- Associated Press - Sunday, June 14, 2015

FAIRBANKS, Alaska (AP) - Archeologists say climate change is destroying the historical record of the Arctic people.

The artifacts being received by the University of Alaska Fairbanks’s Museum of the North are more deteriorated than those unearthed decades ago, curator and professor Josh Reuther told KUAC (https://bit.ly/1GEQ1q7 ), and he attributes that to the changing climate.

The problem isn’t just being noticed by academics in museums — archaeologists have seen changes in the field.

“It’s kind of a whole series of problems coming together at the same time to sort of create a perfect storm,” said Max Friesen, a University of Toronto archaeologist working on a dig in Canada’s Northwest Territories. “You have the potential melting of the permafrost, you have sea level rise, you have in some cases changing weather patterns.”

Friesen said he’s alarmed by the rapid deterioration. Until recently, he said, organic artifacts made of materials like wood or animal hides, were abundant around the region because they were preserved by permafrost or silty soils.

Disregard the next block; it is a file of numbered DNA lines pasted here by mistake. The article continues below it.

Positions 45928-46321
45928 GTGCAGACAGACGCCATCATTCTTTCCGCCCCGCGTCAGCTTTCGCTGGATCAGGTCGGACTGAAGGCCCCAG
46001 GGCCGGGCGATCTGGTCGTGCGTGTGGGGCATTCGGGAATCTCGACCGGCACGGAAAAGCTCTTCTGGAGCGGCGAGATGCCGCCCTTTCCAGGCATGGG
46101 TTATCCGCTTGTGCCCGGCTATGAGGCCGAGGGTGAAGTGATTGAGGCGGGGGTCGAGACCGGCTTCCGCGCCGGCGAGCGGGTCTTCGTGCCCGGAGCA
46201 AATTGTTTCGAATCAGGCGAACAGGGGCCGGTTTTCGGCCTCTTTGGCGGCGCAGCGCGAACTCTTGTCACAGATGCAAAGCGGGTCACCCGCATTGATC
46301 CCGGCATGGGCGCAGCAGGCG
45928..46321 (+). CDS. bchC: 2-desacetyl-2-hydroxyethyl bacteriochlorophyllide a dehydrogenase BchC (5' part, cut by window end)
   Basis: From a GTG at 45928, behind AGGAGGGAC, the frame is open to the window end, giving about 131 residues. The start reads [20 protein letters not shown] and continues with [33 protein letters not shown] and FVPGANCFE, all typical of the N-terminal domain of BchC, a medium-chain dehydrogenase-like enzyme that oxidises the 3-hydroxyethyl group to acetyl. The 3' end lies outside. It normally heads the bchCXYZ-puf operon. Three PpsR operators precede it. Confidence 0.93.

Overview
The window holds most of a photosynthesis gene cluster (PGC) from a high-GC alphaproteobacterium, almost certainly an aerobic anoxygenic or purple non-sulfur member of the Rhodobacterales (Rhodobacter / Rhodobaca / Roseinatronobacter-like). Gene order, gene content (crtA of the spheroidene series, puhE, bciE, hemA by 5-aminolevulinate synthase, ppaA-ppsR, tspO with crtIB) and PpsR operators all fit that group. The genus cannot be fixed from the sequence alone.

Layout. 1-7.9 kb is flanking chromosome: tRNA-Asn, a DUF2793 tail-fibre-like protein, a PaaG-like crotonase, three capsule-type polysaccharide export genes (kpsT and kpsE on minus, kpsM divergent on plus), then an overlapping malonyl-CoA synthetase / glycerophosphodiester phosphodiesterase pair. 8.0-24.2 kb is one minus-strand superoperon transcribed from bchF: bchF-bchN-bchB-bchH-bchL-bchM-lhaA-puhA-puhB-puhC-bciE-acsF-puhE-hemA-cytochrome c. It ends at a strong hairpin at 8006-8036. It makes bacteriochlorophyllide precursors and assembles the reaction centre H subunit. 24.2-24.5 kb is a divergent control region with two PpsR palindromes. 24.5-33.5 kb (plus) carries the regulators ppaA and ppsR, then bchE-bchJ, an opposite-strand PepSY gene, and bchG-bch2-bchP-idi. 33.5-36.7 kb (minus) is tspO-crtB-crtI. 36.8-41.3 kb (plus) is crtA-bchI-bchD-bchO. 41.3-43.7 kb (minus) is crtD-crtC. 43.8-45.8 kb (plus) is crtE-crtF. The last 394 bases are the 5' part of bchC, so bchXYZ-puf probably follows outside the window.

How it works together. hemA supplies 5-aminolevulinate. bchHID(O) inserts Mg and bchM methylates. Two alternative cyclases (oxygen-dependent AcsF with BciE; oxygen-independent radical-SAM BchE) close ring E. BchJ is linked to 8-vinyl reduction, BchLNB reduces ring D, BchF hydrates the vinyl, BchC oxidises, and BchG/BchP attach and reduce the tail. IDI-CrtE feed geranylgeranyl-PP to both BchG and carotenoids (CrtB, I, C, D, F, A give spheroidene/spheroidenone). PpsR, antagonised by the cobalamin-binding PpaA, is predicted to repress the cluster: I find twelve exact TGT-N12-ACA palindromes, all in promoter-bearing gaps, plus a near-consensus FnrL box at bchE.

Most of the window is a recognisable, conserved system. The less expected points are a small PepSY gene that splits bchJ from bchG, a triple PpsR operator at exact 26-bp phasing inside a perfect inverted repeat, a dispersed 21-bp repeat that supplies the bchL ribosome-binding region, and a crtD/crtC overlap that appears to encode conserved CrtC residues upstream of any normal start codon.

“It’s a very rich data base that’s being lost all across the Arctic,” he said.

A professor Scotland’s University of Aberdeen working on a dig in southwestern Alaska agrees that the region really does have more artifacts than is typical.

“There’s so much information there that’s far away and beyond a conventional archaeological site, which is just stones and bones,” Knecht said.


Information from: KUAC-FM, https://www.kuac.org

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